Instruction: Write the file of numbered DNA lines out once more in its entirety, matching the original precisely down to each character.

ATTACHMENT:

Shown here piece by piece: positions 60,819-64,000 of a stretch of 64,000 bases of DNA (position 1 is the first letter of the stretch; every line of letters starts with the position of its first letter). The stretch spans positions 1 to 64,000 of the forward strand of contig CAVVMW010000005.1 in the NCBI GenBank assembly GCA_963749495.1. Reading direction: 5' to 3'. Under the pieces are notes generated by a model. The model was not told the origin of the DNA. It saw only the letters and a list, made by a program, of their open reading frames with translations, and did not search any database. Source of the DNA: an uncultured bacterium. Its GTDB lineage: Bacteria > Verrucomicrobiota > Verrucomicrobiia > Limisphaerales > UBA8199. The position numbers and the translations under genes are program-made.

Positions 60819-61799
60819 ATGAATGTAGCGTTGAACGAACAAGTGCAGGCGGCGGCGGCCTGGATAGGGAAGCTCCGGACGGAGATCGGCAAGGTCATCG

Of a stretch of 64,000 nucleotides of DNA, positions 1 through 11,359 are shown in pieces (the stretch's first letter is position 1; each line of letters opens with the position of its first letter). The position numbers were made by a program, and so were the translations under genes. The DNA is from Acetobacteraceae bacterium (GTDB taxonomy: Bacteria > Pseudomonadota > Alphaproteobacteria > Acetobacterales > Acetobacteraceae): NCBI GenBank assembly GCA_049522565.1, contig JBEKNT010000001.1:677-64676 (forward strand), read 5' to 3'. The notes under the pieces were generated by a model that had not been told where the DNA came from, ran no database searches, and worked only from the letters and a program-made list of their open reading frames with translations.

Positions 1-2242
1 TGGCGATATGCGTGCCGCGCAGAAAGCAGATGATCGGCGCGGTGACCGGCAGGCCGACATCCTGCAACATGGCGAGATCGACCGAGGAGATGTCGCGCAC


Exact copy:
Shown here piece by piece: positions 60,819-64,000 of a stretch of 64,000 bases of DNA (position 1 is the first letter of the stretch; every line of letters starts with the position of its first letter). The stretch spans positions 1 to 64,000 of the forward strand of contig CAVVMW010000005.1 in the NCBI GenBank assembly GCA_963749495.1. Reading direction: 5' to 3'. Under the pieces are notes generated by a model. The model was not told the origin of the DNA. It saw only the letters and a list, made by a program, of their open reading frames with translations, and did not search any database. Source of the DNA: an uncultured bacterium. Its GTDB lineage: Bacteria > Verrucomicrobiota > Verrucomicrobiia > Limisphaerales > UBA8199. The position numbers and the translations under genes are program-made.

Positions 60819-61799
60819 ATGAATGTAGCGTTGAACGAACAAGTGCAGGCGGCGGCGGCCTGGATAGGGAAGCTCCGGACGGAGATCGGCAAGGTCATCG

Of a stretch of 64,000 nucleotides of DNA, positions 1 through 11,359 are shown in pieces (the stretch's first letter is position 1; each line of letters opens with the position of its first letter). The position numbers were made by a program, and so were the translations under genes. The DNA is from Acetobacteraceae bacterium (GTDB taxonomy: Bacteria > Pseudomonadota > Alphaproteobacteria > Acetobacterales > Acetobacteraceae): NCBI GenBank assembly GCA_049522565.1, contig JBEKNT010000001.1:677-64676 (forward strand), read 5' to 3'. The notes under the pieces were generated by a model that had not been told where the DNA came from, ran no database searches, and worked only from the letters and a program-made list of their open reading frames with translations.

Positions 1-2242
1 TGGCGATATGCGTGCCGCGCAGAAAGCAGATGATCGGCGCGGTGACCGGCAGGCCGACATCCTGCAACATGGCGAGATCGACCGAGGAGATGTCGCGCAC